The walk ended at the fabulous Jami Masjid, friday mosque of the area. Its twin minarets fell in the earthquake of 1819 but the rest of it is still intact and beautiful. Even today prayers are held here every Friday – there were carpets on the floor of the mosque for the devotees. In the center of the mosque’s courtyard is a beautiful, rectangular tank filled with water – we sat in the shade of its arches for a while. It was wonderful to be at such a pretty place with hardly anybody around – it was quite a peaceful experience!

Ahmedabad grew in prominence due to its textile industry and showcasing this is the Calico Museum of Textiles in Shahibag. LP said that it’s one of the finest textile museums in the country. So I was keen on seeing it. It allows visitors only between 10:30 and 12:30 in the mornings and 2:45 to 4:45pm in the afternoon. Since we were done with the walk by 10am, we decided to head out to the museum immediately. But when we got there we learnt that one has to call ahead and book tickets in advance to tour the museum. The museum conducts a guided tour of only 25 visitors at a time, starting at 10:30am and finishing by 12:30pm – a similar tour of a different wing of the museum is conducted in the afternoon session. Today’s tours were completely booked.

Disappointed, we headed off to our next stop – Sabarmati Ashram. Now this was an absolutely charming place. It lies sandahmedabadwiched between a busy street and the Sabarmati river. Within its gates the atmosphere is serene and peaceful. Near the entrance is a one-storied building that displays the life and events in Mahatma Gandhi’s life. There is also a book-shop selling any and every book written about the great man. Behind this building are the original houses where Gandhiji and his followers lived. Out of them, Gandhiji’s house was the nicest. It’s a simple home with small rooms and a nice little courtyard at the back. Its austerity is its beauty; one can easily imagine Mahatma Gandhi and Kasturba living here. We spent a leisurely hour walking through the place…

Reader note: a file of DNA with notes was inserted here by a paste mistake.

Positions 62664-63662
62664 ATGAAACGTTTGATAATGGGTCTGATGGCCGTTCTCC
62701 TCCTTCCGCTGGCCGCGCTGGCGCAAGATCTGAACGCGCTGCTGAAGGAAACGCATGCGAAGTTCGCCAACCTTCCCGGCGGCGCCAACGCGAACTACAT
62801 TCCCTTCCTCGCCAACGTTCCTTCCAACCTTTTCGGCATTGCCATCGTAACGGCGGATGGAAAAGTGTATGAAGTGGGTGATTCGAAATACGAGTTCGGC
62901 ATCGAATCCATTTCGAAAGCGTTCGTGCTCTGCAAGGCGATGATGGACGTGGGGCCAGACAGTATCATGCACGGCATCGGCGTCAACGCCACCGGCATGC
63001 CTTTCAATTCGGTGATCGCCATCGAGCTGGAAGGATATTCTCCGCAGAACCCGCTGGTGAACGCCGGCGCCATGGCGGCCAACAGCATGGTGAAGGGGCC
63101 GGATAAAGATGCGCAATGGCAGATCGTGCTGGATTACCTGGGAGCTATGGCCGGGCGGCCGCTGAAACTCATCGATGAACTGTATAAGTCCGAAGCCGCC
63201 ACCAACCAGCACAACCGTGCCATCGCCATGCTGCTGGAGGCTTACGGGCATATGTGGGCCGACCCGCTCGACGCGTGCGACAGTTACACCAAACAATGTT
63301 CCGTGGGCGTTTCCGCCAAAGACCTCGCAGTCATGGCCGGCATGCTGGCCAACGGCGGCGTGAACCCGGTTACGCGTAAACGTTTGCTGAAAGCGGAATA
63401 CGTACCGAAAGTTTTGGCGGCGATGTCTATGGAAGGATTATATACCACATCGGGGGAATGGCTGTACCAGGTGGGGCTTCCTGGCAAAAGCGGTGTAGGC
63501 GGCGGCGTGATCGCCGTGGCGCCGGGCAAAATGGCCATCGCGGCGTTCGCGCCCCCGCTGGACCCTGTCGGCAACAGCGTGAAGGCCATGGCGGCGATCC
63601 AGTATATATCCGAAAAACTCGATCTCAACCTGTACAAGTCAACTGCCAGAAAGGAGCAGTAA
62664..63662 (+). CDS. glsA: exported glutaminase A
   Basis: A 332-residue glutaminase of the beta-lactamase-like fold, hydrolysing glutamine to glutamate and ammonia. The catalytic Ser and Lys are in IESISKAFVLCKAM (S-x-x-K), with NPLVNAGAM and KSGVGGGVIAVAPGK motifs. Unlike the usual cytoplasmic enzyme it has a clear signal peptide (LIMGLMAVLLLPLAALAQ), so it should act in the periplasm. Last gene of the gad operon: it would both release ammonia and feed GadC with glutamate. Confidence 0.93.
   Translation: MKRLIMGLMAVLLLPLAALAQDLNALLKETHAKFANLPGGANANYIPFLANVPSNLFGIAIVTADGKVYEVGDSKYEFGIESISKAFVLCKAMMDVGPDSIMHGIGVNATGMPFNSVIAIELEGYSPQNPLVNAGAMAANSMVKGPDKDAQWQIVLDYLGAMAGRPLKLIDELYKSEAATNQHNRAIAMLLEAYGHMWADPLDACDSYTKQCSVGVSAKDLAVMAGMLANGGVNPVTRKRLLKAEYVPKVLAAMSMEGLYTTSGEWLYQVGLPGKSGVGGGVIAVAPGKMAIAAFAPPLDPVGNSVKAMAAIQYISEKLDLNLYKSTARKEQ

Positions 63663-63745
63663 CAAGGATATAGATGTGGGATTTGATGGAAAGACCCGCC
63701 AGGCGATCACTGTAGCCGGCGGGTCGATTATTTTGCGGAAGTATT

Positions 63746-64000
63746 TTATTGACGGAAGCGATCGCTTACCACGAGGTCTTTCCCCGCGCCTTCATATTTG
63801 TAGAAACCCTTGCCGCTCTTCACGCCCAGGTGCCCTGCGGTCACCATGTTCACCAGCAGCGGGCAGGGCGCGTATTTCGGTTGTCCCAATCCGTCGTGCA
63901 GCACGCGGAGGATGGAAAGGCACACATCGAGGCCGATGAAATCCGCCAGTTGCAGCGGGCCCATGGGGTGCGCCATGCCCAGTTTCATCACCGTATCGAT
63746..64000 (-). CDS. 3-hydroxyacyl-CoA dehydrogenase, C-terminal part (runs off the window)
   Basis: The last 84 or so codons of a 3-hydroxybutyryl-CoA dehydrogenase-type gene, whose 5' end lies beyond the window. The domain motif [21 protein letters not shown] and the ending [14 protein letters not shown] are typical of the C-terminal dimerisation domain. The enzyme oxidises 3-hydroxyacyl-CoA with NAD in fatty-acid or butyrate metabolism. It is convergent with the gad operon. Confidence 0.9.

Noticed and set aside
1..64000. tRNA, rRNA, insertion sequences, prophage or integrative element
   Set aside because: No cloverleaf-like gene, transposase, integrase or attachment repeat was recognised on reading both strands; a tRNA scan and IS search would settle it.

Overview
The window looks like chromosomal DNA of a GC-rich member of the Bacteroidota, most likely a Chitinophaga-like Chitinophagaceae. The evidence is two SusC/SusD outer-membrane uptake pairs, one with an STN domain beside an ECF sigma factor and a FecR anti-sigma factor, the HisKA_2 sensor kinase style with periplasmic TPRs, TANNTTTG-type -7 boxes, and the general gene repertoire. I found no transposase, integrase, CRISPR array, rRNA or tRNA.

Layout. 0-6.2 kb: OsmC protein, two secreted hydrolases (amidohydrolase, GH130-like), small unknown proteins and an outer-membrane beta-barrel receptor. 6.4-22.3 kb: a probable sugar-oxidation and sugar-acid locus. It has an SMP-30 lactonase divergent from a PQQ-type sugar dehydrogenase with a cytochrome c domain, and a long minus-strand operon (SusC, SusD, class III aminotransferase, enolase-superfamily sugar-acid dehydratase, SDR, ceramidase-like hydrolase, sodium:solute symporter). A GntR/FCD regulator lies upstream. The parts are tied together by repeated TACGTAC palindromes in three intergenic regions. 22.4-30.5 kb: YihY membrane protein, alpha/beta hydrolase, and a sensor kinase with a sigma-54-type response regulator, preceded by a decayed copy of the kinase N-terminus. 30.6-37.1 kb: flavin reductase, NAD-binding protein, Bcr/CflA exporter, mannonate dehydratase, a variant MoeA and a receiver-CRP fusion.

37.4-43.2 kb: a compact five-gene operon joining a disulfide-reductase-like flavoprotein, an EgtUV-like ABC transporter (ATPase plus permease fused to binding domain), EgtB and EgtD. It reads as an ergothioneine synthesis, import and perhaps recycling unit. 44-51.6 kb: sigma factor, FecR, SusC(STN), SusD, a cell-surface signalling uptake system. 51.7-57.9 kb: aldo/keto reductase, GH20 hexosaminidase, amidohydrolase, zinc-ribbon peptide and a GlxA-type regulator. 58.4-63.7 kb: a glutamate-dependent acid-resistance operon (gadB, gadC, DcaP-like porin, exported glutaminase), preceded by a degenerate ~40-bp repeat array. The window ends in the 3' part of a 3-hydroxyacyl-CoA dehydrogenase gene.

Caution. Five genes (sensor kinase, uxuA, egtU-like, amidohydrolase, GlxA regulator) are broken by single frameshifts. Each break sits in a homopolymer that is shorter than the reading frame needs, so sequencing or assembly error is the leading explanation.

After lunch, we took an auto to Adalaj (pronounced as Adaa-luj) Wav, a step-well, which is about 15km north of the city. When we got there it was 2pm and blazing hot. But the step-well was breathtakingly beautiful. I have never seen such intricate carvings before and such architecture. Built in 1499, it is an octagonal-shaped well which is 5-storeys deep and is decorated with 16 pillars that have exquisite stone carvings. As we descended each storey down to the well, the air got cooler and damper. The top of the well is covered with a metal grill for safety reasons but our auto driver mentioned that after the rains, water levels come up to the steps, submerging the grill. During that period many religious rituals take place here. Since it was a Sunday, the place was quite crowded and therefore, quite noisy. Madhu and I wished we had come at a different timeAdalaj Vav; it would have been lovely to sit on the stone steps in solitude and relax. Oh well!

We got back to the hotel room by 4pm and are now busy uploading pictures and updating our blog at the cyber cafe. We had initially planned on doing a day trip to Lothal tomorrow but given its distance from Ahmedabad (about 85kms) and the lack of information on it, we are not sure if we should really go there. LP said it’s a 3-hour ride from Ahmedabad. Spending 6 hours on the road for something that may not be worth the effort doesn’t sound appealing; after all we are on vacation. So we might just skip it and head to our next destination in Gujarat – Bhavnagar … or maybe Diu … who knows!

2 Responses to Ahmedabad, a brief visit

  1. blinkandmiss February 1, 2010 at 4:54 pm #

    Hey – if you get a chance, do visit the textile museum. It is simply out of this world. It’s a privately maintained museum by the Sarabhai family and they are a bit fussy about the timings, number of visitors. But probably that’s why the museum is in such great condition. You’ll love it if you love textiles/history or a bit of a both.

    • Madhu February 1, 2010 at 5:23 pm #

      Hi BlinkandMiss … welcome to our blog … Calico is on our to-do list.
      We did go to the Calico Museum, unfortunately we were unable to get in because of the timings.
      Hopefully we’ll check it out one of these days.